RadExam: the Resident Perspective

RadExam

We live in a world of metrics. In this month’s JACR®, Dr. Petra Lewis et al. describe a new question bank, RadExam. The current problem: The evaluation of residents’ knowledge is too sporadic and not specific to their level of training. The authors’ suggestion was to create a large question database, from which questions could be sourced to create content- and level-specific tests. …What does this mean for current residents?

For the time being, not much, as this question bank isn’t being released until spring of 2018. At this time, it is anticipated that program directors (PDs) will have access to the question bank. Participation will not be mandatory, but, as the authors point out, residents must meet certain milestones; and RadExam may be an effective way to evaluate residents’ knowledge on a more consistent, as well as content- and level-specific, basis.

In the longer term, RadExam may replace the current annual in-service exam with a more frequent iteration of a general exam; conversely, RadExam may evolve to become a shelf-type exam, with residents being tested at various points in their training, according to their program’s preferences. Examination may still remain a yearly process for some, while other PDs may elect to make it a more frequent, perhaps quarterly, process. Other PDs may wish to use RadExam to create a subject-based exam, administered at the end of a particular rotation.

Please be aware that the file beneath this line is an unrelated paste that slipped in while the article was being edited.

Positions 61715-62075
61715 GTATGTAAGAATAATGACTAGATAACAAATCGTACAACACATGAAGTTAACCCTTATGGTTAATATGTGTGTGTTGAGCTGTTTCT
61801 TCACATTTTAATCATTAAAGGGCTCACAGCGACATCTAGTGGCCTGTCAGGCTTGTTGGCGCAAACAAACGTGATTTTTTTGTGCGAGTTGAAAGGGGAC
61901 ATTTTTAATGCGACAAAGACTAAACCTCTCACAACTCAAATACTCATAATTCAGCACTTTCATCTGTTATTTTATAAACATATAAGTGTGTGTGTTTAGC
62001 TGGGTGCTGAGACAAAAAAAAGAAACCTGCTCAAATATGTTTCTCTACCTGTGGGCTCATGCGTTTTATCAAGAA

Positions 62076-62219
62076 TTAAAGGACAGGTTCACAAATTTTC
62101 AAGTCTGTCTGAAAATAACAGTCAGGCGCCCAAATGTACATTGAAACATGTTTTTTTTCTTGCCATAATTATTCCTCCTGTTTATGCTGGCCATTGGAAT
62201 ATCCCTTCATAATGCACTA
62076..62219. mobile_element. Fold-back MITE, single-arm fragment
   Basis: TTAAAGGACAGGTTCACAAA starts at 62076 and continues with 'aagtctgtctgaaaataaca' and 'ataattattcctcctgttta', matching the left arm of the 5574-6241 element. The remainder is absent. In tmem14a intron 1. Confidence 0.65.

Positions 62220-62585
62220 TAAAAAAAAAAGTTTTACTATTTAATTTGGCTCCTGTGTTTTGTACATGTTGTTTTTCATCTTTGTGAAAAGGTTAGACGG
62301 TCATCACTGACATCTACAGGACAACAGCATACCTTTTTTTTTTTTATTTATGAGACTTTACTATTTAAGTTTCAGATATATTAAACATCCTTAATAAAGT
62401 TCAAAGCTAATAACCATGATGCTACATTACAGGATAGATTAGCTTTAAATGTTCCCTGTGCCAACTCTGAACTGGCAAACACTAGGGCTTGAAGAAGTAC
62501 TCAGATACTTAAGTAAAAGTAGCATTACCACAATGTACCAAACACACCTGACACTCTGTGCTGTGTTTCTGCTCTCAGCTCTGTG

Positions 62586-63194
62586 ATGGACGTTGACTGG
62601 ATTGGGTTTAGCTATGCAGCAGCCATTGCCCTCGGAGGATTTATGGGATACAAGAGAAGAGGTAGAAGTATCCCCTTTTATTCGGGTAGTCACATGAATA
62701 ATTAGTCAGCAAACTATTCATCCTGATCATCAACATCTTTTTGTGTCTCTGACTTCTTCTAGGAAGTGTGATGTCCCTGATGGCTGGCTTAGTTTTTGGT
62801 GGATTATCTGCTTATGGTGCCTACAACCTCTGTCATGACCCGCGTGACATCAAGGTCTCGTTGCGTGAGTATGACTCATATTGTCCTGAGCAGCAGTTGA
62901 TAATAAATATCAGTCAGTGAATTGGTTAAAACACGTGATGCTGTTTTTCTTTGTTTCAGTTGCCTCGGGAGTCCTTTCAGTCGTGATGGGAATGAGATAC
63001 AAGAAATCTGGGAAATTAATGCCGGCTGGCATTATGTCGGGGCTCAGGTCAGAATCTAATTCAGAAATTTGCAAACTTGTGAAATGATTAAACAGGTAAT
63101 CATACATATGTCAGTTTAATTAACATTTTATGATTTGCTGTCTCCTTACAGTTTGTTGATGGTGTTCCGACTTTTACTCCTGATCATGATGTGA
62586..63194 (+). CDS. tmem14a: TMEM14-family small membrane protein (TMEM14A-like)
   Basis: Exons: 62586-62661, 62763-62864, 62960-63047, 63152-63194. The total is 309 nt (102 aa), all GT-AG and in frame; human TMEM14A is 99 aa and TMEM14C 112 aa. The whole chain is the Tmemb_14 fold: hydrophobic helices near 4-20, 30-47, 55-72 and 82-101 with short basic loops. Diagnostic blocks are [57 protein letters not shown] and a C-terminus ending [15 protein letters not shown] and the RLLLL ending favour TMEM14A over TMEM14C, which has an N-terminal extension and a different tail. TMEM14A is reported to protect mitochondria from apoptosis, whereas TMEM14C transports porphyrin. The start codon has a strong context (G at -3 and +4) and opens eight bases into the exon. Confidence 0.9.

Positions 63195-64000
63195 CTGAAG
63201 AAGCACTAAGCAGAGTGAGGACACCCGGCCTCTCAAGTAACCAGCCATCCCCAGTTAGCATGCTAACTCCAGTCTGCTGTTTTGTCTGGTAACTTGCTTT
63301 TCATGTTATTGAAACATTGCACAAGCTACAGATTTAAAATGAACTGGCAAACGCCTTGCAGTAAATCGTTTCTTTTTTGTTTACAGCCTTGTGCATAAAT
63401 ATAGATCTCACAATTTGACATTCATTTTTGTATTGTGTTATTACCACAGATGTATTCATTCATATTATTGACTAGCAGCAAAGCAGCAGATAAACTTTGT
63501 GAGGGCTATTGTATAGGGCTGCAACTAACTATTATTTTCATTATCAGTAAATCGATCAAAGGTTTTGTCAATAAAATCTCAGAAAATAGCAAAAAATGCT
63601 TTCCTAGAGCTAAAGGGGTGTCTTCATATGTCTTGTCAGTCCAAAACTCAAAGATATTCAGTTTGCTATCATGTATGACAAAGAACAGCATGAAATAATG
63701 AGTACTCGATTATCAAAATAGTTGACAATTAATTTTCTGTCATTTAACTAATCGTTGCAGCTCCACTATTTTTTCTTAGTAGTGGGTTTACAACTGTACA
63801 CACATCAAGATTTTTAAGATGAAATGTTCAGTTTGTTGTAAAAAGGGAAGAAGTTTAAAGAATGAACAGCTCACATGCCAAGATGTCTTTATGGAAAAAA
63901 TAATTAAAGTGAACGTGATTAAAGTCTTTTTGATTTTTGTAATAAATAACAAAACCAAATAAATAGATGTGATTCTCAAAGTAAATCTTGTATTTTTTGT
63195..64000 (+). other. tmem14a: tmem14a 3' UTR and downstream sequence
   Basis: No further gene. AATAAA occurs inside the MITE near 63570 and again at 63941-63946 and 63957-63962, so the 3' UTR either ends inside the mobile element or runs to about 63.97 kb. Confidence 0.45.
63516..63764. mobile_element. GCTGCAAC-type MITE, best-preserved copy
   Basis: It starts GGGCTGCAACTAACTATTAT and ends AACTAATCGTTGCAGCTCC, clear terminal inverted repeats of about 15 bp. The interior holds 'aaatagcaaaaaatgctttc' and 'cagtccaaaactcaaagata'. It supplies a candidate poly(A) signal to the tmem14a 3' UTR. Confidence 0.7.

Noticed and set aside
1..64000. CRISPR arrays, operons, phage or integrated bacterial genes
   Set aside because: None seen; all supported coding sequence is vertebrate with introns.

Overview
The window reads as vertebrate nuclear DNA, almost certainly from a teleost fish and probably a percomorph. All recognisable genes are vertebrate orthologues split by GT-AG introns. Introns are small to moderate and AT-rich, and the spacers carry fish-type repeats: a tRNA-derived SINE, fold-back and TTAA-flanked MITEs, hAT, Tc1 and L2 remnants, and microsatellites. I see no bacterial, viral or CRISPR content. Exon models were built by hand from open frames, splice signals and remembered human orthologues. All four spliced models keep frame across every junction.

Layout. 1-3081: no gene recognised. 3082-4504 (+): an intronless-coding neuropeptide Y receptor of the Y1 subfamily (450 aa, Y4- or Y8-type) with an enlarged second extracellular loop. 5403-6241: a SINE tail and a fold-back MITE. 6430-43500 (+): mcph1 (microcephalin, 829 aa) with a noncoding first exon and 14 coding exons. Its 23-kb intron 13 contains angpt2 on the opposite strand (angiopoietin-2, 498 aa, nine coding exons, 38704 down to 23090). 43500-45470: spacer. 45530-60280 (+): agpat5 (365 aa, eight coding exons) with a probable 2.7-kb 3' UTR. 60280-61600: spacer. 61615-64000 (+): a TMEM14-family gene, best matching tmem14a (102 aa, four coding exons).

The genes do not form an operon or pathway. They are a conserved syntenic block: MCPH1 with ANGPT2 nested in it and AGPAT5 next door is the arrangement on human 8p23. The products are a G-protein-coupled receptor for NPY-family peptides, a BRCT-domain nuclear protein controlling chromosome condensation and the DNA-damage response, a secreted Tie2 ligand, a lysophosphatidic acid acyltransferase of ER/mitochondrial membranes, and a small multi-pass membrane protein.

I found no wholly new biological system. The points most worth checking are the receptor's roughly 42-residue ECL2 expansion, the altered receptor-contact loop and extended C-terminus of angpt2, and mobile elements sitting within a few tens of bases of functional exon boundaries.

As the mandates from the ACGME continue to expand, it is critical that PDs understand that adding further requirements for the sake of completing mandatory metrics may solve one problem, but it may also come at a detriment to resident learning and engagement. However, while the additional testing may seem onerous to many residents, it also may be beneficial.

Both current and proposed testing models offer different strengths. As pointed out in the JACR article, the current in-service exam is limited by the number of questions asked, and, therefore, the results may not be particularly meaningful, especially in the first few years of training, during which residents may not have had experience in certain modalities. The current in-service exam, however, enables residents to have a better understanding of their weaknesses, and therefore, gives them time to remedy any foreseen weaknesses, which is especially important given the timing of the Core exam. Conversely, many of us have Type-A personalities — the promise of an exam at the end of every rotation, even one of only a few weeks, may prompt us to be more on top of our reading.

Residents, how do you feel about RadExam? Please comment below, then head to Engage to further the conversation!


 By Michele Retrouvey, MD, ACR-RFS education liaison and pediatric radiology fellow, Children’s Hospital of Philadelphia, Pa.

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